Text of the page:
NAT, and CG-NAT provide real drawbacks. Drawbacks most people won't understand, and that's OKAY. Not everyone
needs to understand them, but when you don't understand something, please don't advocate for it with specifics like "happy with CG-NAT because of the security and privacy benefits", instead, just leave it as, "happy with CG-NAT, I don't see any drawbacks".
If all you rely on is NAT, and you turn the firewall on your router off, it is possible for outside attackers to send unexpected packets to through the NAT device and right to your endpoints.
The targets are limited to the entries contained within the NAT translation tables, but that's still a pretty leaky "firewall".
NAT is just not a firewall, all it does is translate addresses, or in the case of PAT, Ports+Addresses. It does not filter the packets it receives, it just translates them.
Having IPv6 will be exactly as secure as IPv4+NAT by default on any CPE. And, just as with NAT+v4, it's possible to open your machines to the world if you have no idea what you're doing.
(This is actually pretty common for gamers who set the "DMZ host" router feature to aim at their desktop and flick off the firewall!)
That depends on the ISP.
Many cable ISPs assign DHCP blocks to nodes that are defined by geographical areas. These can then be correlated with cellphone apps on wireless connections that also return GPS data to the collector. After a few thousand samples you get a really good picture of IP blocks that move and ones that are somewhat static.
these days it's really not much different from IPv4: During the lifetime of a connection, the prefix stays the same, so that's equivalent to the IPv4 address before that.
The actual machine address rotates very often, so there's no real value in using this for identifying unique devices.
If you want to profile specific devices, you're much better off using the same attributes you were using with IPv4 (user agent, TTL, other protocol specific fingerprint techniques)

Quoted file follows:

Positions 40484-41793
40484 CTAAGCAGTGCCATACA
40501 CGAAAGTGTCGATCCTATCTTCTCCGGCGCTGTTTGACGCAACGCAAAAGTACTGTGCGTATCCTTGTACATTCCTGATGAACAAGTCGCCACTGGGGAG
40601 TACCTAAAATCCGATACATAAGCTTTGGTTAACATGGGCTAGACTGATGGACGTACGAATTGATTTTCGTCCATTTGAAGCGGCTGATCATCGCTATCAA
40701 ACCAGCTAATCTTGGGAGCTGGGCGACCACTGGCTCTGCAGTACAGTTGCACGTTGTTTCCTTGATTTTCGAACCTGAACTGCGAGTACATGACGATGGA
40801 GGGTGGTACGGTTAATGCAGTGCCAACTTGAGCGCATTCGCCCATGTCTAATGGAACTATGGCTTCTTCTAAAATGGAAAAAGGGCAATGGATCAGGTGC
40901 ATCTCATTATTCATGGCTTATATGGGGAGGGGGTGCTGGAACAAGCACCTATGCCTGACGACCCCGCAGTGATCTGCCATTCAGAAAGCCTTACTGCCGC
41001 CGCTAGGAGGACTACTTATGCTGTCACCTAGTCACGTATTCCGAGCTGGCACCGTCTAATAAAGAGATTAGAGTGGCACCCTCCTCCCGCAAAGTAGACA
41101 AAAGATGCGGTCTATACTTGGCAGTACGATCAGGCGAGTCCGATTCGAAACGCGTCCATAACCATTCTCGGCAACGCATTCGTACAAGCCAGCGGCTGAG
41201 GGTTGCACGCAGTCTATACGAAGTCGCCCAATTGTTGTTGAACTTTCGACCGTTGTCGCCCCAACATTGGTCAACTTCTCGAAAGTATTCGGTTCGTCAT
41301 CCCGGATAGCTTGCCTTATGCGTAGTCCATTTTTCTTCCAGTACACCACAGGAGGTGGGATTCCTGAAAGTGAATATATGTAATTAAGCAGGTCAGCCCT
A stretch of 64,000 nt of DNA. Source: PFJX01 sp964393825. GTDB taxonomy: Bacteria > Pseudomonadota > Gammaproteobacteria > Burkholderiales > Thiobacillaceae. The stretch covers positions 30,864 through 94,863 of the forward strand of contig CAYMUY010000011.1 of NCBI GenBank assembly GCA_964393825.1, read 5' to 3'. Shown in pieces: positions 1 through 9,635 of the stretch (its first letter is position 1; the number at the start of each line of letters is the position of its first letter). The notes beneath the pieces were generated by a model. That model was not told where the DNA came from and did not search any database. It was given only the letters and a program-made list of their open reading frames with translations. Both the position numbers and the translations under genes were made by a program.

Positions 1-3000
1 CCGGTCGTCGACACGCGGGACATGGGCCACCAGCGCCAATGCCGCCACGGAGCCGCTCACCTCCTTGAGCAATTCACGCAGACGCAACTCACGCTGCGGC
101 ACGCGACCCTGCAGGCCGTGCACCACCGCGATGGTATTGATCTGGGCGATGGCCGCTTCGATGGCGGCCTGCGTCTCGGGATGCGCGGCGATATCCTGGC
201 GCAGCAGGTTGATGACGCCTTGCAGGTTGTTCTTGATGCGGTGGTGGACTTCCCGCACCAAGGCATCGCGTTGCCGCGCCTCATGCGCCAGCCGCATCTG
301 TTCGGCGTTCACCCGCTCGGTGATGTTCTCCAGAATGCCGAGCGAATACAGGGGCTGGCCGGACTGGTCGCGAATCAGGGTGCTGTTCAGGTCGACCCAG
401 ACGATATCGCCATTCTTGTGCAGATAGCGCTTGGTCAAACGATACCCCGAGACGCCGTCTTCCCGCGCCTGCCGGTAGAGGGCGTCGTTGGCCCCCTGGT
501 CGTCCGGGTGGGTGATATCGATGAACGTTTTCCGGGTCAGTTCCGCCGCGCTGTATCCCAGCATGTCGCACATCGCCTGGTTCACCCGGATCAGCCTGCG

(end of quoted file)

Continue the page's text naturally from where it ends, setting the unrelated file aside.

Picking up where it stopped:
The only thing that stays static across connections is the provider assigned prefix and that’s equivalent to your dynamic ipv4 address.
At the least, they should push a null default route to users that connect (assuming we're talking about the kind of VPN services that advertise as "protect your privacy with a VPN!").
But crappy ones don't. And some people end up using crappy ones, because they don't know any better :(
Or rather: Using IPv4 doesn't guarantee non-crapyness of a VPN provider.
But: Working IPv6 support guarantees at least some level of proficiency by the VPN provider, so they might be more reliable candidates to begin with.
But there's more needed with IPv6 than routing properly. The VPN provider needs to assign IPv6 addresses to customers, and that's harder than just NATing stuff. It's almost like being an IPv6 ISP.
But I've done a toy implementation. To get "anonymous" IPv6 addresses, so I could test VPN service clients for IPv6 leaks, without pwning myself. I needed a little help from an IVPN engineer, but it wasn't that hard.
The IPv4 address shortage issues have been resolved. We came upon a scheme that can expand each public IPv4 address by 256M (Million) fold without affecting the current Internet. A proposal called EzIP (phonetic for Easy IPv4) has been submitted to IETF:
Essentially, among other benefits, EzIP can establish a sub-Internet capable of serving an area with up to 256M IoTs from just one IPv4 address. This is bigger than the largest city (Tokyo metro) and 75% of the countries. This can realize the CIR (Country-based Internet Registry) model proposed by ITU a few years ago stealthily even without setting up a CIR organization. If a government is not interested in this resources, private enterprises can make use of it to provide "local" Internet service in parallel to the current "global" Internet services, very much like the Independent telephone companies in the PSTN industry.
The current Internet then becomes the backbone / infrastructure / skeleton for interconnecting these sub-Internets, yet only for carrying inter sub-Internet traffic, very similar as the electric grid supporting islands of renewable energy generated by individual homes and businesses. Consequently, there will be a lot of spare IPv4 addresses for quite sometime to come.
Then, much of the efforts in deploying IPv6 are no longer needed.
Thoughts and comments will be much appreciated.
Abe (2018-09-07 10:49)
Not on my Internet.
IPv6 is the only way going forward.
EzIP would be damaging to IPv6 adoption, and shouldn't be given the time of day.
0) You sound quite narrow minded.
1) The Internet is for everyone, not yours.
2) Like it or not, the "local Internet" / "sub-Internet" configuration enabled by EzIP can be deployed by anyone where there is the need. Each will appear like a simple IoT to the overall Internet. This is most likely why the high level people have not tried shoot at it yet.
3) "EzIP would be damaging to IPv6 adoption ...": What is so noble about IPv6? Frequently, Internet people proudly state that "three years is too long for Internet product cycles". Here we are, the IPv6 has been in development more than two decades, and in deployment near ten years. Hasn't it had its fair time to "experiment" the "idea from scratch"? Why are you so protective of it?
Abe (2018-09-11 23:28)